Carbon capture

The increasing carbon dioxide (CO2) concentration in the atmosphere due to the intensive exploitation of fossil carbon reservoirs (e.g. coal and oil) is one of the grand challenges of our time. This challenge is severely affecting the natural carbon cycle which is central to all life on the planet. It is essential to secure that the carbon cycle remains in balance, and we therefore need to develop new tools that can support the transition to a sustainable and carbon-neutral society.

Cell hardware for electrochemically driven carbon capture
In the short term, CO2 capture (and sequestration) from point sources is urgently needed to reach the deep CO2 emission reduction targets that have been defined to mitigate the most severe consequences of climate change. On a longer horizon, there is also a need for a sustainable carbon feedstock for the production of carbon-neutral fuels (e.g. methane and methanol), materials (e.g. plastics and coatings), pharmaceuticals, fine chemicals and essentially anything derived from carbon. Some of the carbon can indeed be obtained from biomass, but capture of CO2 from the air or oceans will be needed to meet the demand.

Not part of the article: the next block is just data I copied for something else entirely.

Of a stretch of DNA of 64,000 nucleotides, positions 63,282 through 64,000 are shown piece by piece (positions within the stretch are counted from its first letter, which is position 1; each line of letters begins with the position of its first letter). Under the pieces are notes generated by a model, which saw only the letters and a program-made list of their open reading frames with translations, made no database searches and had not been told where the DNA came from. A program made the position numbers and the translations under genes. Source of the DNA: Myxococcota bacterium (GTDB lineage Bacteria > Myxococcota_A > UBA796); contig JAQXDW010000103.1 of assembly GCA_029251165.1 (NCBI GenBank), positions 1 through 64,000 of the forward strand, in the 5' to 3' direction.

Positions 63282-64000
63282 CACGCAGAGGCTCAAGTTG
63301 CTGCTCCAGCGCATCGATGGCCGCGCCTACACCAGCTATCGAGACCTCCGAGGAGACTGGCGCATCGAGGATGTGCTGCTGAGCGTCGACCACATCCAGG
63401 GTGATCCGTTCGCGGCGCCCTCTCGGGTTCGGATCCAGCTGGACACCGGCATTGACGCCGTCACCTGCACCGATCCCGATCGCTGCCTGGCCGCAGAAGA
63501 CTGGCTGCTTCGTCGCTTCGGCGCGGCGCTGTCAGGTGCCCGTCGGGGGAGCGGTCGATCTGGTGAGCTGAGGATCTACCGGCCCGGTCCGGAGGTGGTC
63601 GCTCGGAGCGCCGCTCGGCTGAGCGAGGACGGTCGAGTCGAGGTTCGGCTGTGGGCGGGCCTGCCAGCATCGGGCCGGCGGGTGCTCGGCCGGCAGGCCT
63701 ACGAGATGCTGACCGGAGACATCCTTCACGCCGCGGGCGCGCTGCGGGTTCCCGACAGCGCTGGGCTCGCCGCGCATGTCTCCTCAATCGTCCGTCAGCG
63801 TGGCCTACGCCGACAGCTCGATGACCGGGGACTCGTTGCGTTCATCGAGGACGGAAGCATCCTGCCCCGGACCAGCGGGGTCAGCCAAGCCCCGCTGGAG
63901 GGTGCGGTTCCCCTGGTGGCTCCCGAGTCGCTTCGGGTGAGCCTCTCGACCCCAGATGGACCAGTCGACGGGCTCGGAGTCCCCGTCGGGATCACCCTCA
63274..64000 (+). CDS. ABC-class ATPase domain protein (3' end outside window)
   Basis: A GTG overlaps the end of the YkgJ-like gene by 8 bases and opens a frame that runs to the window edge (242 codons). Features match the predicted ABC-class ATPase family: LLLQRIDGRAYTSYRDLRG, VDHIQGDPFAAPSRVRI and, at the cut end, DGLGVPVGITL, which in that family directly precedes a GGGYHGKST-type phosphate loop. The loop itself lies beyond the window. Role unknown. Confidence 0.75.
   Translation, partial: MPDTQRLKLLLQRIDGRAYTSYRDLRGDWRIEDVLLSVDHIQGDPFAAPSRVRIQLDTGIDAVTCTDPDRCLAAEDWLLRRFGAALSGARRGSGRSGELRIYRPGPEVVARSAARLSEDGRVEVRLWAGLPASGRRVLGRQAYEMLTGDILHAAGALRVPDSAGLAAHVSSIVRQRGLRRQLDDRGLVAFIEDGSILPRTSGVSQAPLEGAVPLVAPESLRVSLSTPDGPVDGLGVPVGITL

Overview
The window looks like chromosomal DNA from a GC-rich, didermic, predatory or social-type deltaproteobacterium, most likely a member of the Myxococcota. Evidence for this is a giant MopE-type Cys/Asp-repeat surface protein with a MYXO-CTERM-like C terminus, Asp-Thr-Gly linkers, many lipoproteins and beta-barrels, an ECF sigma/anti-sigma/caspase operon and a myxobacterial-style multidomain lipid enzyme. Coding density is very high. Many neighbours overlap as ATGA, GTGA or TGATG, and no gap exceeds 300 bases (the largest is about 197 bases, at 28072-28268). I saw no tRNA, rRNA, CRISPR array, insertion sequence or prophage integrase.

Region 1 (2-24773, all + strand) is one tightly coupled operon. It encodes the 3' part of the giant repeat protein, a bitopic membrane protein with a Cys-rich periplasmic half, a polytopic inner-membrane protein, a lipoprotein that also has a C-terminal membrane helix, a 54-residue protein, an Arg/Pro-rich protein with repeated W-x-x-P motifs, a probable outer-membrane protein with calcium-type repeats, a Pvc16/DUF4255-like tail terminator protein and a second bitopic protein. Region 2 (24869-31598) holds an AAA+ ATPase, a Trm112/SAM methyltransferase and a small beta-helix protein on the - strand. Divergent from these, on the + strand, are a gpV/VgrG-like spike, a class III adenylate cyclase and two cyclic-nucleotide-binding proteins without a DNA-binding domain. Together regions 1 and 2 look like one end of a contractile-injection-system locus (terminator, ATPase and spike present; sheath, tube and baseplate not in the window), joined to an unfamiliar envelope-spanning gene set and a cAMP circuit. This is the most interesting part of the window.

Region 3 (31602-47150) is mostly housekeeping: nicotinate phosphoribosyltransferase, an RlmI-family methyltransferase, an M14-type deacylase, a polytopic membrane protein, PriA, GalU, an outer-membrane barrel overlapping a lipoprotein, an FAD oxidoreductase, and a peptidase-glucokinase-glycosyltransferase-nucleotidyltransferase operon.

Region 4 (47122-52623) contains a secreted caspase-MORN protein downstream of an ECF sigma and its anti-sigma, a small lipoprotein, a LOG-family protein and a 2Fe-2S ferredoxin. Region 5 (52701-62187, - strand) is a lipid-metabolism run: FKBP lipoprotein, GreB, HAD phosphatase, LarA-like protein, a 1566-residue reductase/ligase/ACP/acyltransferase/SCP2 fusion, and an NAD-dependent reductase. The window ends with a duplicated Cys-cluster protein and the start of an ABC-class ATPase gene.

The research and development in CO2 capture and utilization at DTU Energy builds on competences in several subbranches of chemistry and physics and is supported by new tools in modelling and autonomous materials discovery. The research spans from the synthesis and characterization of liquid or solid-state sorbents for CO2 capture to the exploration of new CO2 capture and conversion processes driven by electrochemical reactions. The activities extend to system design consideration and analysis of energy efficiency.


Lars David Aili

Lars David Aili Senior Researcher Department of Energy Conversion and Storage Phone: +45 45252413 Mobile: +46704646536